“The Earthen Altar: Reaching up to Heaven”


by Rabbi Ephraim Z. Buchwald

At the very end of this week’s parasha, parashat Yitro, immediately following the Ten Commandments, the Torah provides a formula for human beings to reach up to heaven.

In Exodus 20:21 the Torah states, מִזְבַּח אֲדָמָה תַּעֲשֶׂה לִּי, וְזָבַחְתָּ עָלָיו אֶת עֹלֹתֶיךָ וְאֶת שְׁלָמֶיךָ אֶת צֹאנְךָ וְאֶת בְּקָרֶךָ , an altar of earth shall you make for Me and you shall slaughter upon it your elevation offerings and your peace offerings, your flock and your herd.

The מִזְבַּח אֲדָמָה , the Earthen Altar, is the only one of the Tabernacle vessels that is mentioned before the instructions are given to build the Tabernacle, that are found later on in parashat Terumah (Exodus 27:1-8). The Earthen Altar was located outside the Tabernacle itself, in the courtyard, and was used for offering animal sacrifices. A second, much-smaller, altar called the Golden Altar, מִזְבֵּחַ הַזָּהָב , was located inside the Tabernacle itself and was used for incense offerings that often accompanied the animal offerings.

Although the permanent altar in the Temple that Solomon built 486 years later in Jerusalem was constructed out of stones, the stones of Solomon’s Temple had to be cut in a natural way without using any metal implements. Legend has it that it was cut by a special worm, the שָׁמִיר Shamir.” The stones of the permanent altar thus paralleled the earth and sand of the Tabernacle’s Earthen Altar. So that the Earthen Altar of the Tabernacle could be moved from place to place, it was manufactured with a wooden frame covered with copper that was then filled with sand.

Rashi citing the Talmud in Zevachim 58a, states that the altar in the Tabernacle had to be positioned directly on the ground, not on a platform or on stilts, so that it would be directly connected to the earth.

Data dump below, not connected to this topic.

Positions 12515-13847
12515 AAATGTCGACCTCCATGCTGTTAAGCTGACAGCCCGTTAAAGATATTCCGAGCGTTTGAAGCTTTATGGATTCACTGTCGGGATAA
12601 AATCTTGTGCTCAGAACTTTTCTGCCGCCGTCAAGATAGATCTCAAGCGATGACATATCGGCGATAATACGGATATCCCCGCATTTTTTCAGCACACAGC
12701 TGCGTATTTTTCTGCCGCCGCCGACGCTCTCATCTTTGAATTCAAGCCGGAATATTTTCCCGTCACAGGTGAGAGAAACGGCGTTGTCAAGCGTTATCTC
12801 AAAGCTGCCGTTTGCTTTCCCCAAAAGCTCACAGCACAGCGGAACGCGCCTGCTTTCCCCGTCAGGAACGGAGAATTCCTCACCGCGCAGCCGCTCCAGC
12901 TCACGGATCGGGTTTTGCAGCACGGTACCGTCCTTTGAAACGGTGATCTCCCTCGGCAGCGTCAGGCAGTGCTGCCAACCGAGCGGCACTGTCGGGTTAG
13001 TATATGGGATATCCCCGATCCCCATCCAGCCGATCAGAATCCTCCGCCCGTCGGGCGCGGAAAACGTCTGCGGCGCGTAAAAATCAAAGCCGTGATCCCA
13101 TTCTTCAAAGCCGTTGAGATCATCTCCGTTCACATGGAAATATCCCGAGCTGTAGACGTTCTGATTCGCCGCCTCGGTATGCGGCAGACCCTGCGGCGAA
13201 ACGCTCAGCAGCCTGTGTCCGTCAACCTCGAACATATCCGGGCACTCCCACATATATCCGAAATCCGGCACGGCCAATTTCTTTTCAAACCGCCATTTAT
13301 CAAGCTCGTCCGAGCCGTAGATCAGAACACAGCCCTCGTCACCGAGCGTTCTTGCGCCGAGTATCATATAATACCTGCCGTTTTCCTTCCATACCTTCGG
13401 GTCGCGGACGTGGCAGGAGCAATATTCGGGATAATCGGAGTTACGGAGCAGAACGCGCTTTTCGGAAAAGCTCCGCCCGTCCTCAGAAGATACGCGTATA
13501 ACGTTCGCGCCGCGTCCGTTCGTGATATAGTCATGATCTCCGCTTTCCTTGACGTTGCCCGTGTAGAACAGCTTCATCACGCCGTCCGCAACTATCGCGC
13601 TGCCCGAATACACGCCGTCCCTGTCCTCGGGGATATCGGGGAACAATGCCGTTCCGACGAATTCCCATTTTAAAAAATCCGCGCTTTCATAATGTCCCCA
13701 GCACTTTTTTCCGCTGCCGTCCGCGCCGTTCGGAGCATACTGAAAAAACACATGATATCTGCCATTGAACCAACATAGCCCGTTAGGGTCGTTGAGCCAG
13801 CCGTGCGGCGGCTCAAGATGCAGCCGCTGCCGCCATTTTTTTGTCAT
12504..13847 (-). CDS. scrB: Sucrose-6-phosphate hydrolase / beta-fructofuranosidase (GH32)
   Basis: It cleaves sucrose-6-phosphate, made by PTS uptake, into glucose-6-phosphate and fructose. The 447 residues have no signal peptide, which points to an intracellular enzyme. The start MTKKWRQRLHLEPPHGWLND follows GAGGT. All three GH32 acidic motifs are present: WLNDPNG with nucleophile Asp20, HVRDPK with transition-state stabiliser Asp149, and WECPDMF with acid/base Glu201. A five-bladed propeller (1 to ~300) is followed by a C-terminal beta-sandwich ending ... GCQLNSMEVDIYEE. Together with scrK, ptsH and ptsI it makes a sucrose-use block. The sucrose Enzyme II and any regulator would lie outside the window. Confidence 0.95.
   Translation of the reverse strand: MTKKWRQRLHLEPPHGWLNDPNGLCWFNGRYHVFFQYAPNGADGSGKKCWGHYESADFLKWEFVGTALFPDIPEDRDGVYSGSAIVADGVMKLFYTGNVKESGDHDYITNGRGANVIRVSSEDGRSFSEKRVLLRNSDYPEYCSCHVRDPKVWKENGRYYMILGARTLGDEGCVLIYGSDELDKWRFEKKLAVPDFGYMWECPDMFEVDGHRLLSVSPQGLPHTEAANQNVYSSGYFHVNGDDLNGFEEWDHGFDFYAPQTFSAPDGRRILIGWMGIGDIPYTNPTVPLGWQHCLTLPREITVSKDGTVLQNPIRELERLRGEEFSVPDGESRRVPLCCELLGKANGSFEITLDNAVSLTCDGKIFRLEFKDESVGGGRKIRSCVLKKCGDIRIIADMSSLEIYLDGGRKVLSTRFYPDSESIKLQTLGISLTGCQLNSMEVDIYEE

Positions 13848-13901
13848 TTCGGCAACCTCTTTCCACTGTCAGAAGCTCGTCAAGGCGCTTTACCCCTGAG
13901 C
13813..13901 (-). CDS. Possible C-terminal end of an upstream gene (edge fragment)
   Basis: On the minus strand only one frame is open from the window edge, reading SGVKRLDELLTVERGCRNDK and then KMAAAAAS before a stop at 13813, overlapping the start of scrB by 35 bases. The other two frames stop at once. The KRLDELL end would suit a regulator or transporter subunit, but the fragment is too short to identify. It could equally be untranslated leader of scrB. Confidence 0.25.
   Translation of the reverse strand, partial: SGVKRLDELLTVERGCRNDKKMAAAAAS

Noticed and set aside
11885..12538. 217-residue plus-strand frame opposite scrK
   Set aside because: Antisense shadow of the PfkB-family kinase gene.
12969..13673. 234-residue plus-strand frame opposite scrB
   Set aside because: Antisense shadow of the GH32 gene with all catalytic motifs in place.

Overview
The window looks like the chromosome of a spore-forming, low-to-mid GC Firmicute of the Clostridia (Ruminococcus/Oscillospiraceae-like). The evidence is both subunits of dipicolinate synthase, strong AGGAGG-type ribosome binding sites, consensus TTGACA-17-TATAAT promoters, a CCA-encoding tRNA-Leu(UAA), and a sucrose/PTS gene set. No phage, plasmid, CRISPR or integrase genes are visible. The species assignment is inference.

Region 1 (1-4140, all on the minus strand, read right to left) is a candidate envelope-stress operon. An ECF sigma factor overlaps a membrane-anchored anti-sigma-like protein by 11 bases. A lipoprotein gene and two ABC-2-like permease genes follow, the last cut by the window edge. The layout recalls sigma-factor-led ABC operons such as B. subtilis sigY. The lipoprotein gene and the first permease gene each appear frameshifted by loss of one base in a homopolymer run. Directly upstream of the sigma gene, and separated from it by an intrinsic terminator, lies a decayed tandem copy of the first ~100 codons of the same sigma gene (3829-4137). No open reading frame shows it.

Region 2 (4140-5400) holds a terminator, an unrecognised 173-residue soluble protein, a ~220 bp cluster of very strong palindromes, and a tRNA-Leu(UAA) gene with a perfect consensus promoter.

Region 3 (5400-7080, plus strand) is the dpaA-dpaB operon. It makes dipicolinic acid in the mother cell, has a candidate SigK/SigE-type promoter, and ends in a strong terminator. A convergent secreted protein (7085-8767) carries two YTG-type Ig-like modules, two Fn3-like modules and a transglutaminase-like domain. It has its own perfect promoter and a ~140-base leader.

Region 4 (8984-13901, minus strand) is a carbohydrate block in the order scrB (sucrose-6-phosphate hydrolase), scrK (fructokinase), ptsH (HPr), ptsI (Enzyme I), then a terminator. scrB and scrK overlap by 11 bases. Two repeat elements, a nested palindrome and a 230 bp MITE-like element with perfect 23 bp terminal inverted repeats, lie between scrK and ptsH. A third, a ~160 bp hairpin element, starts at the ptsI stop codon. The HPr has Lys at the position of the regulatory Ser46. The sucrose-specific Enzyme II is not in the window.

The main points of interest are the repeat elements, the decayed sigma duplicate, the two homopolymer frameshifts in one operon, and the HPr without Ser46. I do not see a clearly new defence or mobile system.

The Da’at Sofrim points out that the description of the altar as an “Earthen Altar” and the fact that it was made out of earth, underscores the humility of the spiritual service that is required of the human being. The altar’s primary ingredient–-earth, is also intended to serve as an extension of the prohibition of making idols or worshiping all forms of gold or silver.

Thus, this highest level of service, the sacrifices offered to G-d Himself, while bringing the human being closer to the Al-mighty, demands the greatest possible simplicity. To that end, the altar of choice is one of earth and dust. The only reason that the structure is covered with copper is to allow it to be transported and to serve as a vessel to contain the earth. The copper is only a shell, the essence of the altar is the earth and the dust, from which humans themselves were formed (Genesis 2:7).

Da’at Sofrim adds another dimension to the meaning of the Earthen Altar. As stated in the Ten Commandments and in the words following the Ten Commandments, Jews are prohibited from making images, any form of the likeness of the sun or moon, or anything that is in the heavens or seas. Jews, G-d says according to Rabbi Hirsch, are not to bring heavenly things down to earth, “but [are] to elevate all earthly things up to Me…The altar that you build up to Me should represent the earth raised up to G-d by men’s deeds and men’s actions.”

Here we see how Judaism departs profoundly from Christianity. Judaism tries to elevate the human being up to G-d. Christianity tries to bring G-d down to the human being. This is reflected in the idea of the “Son of G-d,” the many icons and idols that are found in Catholic houses of worship. The early Christian church purposely incorporated many pagan ideas, in order to make the pagans feel more at home in their new spiritual setting.

The Earthen Altar is meant to serve as a paradigm to teach that it is only through genuine modesty that Jews become more spiritual and are drawn closer to G-d. It is not through pageantry, pomposity or the display of much gold and silver that spiritual relationships are formed. It is rather through simplicity, through the natural elements of earth and dust that have not been defiled by metal.

The Earthen Altar is intended to remind us that it is through the dust from which we were formed, that we establish sincere spiritual relationships–-not by bringing heaven down to earth, but by bringing earth up to heaven.

May you be blessed.